***
2.5 out of 5 stars ( )
  theokester | Dec 18, 2012 |
Prior to reading Bearers of the Black Staff, I had not realized that his Shannara and Knight of the Word series were interconnected. One of the things that I especially liked about this novel is the way that Brooks presented the backstory that linked the stories following the time that Hawk, the Gypsy Morph delivered his people into the valley that had been protected by magical barriers, which are now down. The valley for the first time in five hundred years, exposed to the people and creatures that have survived the Great Wars. To make matters worse a troll army learns about them and is planning on invading.
Sider Ament, the last of the Knights of the Word, protects the valley with his magical staff. He is the first to realize that the protective barriers are down. He encounters two young trackers, Panterra Qu and Prue Liss, who are attacked by a couple of the creatures from the outside world. Sider Ament is there to protect them. Together they must warn the people of the valley. A common theme in Brooks' novels, the people they are trying to warn don't readily heed their advice. Absorbed in self-interest, greed and their own personal agenda, even those within the groups they are trying to protect thwart Sider, Panterra and Prue.
Reading Bearers of the Black Staff reminds me of why Terry Brooks is my favorite fantasy author. Reading Robert Jordan's Wheel of Time series gives me a greater appreciation of Brooks. His story telling skills are top notch. His pace is excellent. Whereas Jordan is bloated and long-winded, Brooks doesn't waste time and words. Everything he writes adds to the plot, develops characters, or provides valuable backstory information that the reader needs. A very well written start to the Legends of Shannara series, and a book well worth reading.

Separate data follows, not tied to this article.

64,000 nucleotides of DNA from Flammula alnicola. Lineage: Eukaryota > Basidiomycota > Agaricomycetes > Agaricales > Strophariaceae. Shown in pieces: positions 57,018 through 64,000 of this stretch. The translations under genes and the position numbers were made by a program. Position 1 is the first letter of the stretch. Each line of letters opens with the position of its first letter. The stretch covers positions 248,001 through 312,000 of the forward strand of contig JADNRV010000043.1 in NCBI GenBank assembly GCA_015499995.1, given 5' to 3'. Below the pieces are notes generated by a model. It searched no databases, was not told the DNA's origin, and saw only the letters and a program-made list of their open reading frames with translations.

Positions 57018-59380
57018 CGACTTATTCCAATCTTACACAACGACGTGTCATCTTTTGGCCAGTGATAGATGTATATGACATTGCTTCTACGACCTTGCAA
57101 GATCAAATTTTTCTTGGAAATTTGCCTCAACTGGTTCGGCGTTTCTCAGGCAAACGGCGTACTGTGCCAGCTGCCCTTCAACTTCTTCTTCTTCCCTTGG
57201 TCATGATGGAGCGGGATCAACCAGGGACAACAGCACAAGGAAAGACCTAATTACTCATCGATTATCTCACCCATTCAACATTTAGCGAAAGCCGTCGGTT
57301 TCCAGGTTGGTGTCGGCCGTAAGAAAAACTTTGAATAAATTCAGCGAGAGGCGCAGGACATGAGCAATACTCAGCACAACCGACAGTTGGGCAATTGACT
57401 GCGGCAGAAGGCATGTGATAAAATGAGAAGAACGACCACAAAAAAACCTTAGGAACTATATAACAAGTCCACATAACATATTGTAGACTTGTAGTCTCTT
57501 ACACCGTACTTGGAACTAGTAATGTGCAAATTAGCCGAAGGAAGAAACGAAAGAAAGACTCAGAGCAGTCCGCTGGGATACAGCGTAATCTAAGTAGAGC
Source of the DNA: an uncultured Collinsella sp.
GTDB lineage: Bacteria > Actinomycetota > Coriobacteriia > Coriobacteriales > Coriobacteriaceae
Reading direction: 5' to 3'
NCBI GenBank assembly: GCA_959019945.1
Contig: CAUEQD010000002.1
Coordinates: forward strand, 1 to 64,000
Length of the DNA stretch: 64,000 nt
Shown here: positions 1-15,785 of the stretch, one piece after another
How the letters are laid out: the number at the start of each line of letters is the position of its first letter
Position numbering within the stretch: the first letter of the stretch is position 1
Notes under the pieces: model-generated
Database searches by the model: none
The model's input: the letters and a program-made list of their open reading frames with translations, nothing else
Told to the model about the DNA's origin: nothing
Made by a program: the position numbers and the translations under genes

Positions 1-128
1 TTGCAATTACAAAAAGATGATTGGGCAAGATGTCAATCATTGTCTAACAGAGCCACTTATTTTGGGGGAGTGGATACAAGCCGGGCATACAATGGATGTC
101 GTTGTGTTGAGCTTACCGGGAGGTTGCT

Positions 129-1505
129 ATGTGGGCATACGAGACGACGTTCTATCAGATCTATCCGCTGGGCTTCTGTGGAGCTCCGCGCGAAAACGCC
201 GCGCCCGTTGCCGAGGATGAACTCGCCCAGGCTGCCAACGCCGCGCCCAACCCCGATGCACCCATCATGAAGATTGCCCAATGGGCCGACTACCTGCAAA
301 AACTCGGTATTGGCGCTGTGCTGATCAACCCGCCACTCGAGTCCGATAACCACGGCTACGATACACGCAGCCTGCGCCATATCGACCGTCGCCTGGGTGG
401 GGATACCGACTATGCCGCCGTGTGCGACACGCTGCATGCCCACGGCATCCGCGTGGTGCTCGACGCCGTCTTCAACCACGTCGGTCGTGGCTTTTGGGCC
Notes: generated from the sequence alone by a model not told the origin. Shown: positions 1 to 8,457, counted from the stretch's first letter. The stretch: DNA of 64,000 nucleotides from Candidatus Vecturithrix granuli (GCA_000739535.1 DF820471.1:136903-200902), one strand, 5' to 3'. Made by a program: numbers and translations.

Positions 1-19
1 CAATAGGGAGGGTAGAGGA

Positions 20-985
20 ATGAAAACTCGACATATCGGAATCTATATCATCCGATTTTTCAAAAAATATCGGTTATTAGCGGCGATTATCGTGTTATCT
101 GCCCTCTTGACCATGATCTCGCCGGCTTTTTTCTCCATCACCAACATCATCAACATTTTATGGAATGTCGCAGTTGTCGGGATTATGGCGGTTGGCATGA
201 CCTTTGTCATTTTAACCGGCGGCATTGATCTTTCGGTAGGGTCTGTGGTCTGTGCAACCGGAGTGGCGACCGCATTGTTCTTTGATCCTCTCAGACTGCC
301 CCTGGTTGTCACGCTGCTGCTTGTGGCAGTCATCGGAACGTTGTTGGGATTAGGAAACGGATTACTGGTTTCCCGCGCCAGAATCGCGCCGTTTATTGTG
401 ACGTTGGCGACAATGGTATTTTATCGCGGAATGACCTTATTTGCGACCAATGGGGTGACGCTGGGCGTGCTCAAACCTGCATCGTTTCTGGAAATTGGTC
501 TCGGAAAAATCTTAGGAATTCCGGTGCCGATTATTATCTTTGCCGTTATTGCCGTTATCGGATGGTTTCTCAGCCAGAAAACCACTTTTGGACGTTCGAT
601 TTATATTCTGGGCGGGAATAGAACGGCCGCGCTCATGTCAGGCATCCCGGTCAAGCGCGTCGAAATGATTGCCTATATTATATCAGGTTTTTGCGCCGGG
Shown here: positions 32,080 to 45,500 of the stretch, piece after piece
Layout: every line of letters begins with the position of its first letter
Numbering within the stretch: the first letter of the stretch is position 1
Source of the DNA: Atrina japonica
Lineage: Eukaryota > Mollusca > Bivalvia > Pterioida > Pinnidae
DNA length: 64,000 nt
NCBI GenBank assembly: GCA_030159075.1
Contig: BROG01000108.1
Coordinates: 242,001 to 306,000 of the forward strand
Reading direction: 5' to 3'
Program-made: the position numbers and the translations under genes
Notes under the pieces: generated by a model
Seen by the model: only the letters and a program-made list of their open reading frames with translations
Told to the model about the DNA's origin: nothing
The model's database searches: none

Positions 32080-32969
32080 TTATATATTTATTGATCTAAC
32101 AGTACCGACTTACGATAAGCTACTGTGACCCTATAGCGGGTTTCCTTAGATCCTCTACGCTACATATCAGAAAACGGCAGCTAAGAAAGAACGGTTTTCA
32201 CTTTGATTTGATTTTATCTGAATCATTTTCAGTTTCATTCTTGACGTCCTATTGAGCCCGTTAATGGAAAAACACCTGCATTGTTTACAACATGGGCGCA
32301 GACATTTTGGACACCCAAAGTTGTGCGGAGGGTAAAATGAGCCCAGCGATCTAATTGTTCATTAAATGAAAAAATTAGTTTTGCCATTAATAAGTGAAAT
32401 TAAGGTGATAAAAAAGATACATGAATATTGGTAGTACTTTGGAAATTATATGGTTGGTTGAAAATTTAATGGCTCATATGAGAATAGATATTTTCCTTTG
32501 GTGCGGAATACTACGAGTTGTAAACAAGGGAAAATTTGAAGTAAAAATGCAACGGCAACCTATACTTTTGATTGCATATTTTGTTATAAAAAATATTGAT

Carl Alves - author of Blood Street ( )
  Carl_Alves | Nov 23, 2012 |
This is simply an easy, enjoyable book which links the Word and the Void with Shannara novels.

A Wheel of Time or Game of Thrones it is not, but it doesn't pretend to be either.

Knowing how prolific Brooks is, there will probably be a few more series to come and so - in the bigger scheme of things - if you're a Shannara fan it's probably worth a read to make sure you don't miss anything that might be important later on. ( )
  Jawin | Oct 13, 2012 |
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FOR STUART FINNIE Courage Under Fire
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Black ice coated Earth frozen hard by night temperatures that had dropped below freezing, a thin skein of slickness that challenged the grip of his toughened-rawhide boot soles.
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Five hundred years have passed since the devastating demon-led war tore apart the United States and nearly exterminated humankind. Those who escaped the carnage were led to sanctuary in an idyllic valley, its borders warded by powerful magic against the horrors beyond. But the cocoon of protective magic surrounding the valley has now vanished. When Sider Ament, the only surviving descendant of the Knights of the Word, detects unknown predators stalking the valley, he fears the worst. And when expert Trackers find two of their own gruesomely killed, there can be no doubt: The once safe haven has been made vulnerable to whatever still lurks in the outside wasteland. Together, Ament, the two young Trackers, and a daring Elf princess spearhead plans to defend their ancestral home. And in the thick of it all, the last wielder of the black staff and its awesome magic must find a successor to carry on the fight against the cresting new wave of evil
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When Sider Ament, the only surviving descendant of the Knights of the Word, detects unknown predators stalking the valley and Panterra Qu and Prue Liss, expert Trackers from the human village of Glensk Wood, find two of their own gruesomely killed, there can be no doubt: The once safe haven of generations has been laid bare and made vulnerable to whatever still lurks in the wasteland of the outside world. And in the thick of it all, the last wielder of the black staff and its awesome magic must find a successor to carry on the fight against the cresting new wave of evil.… (more)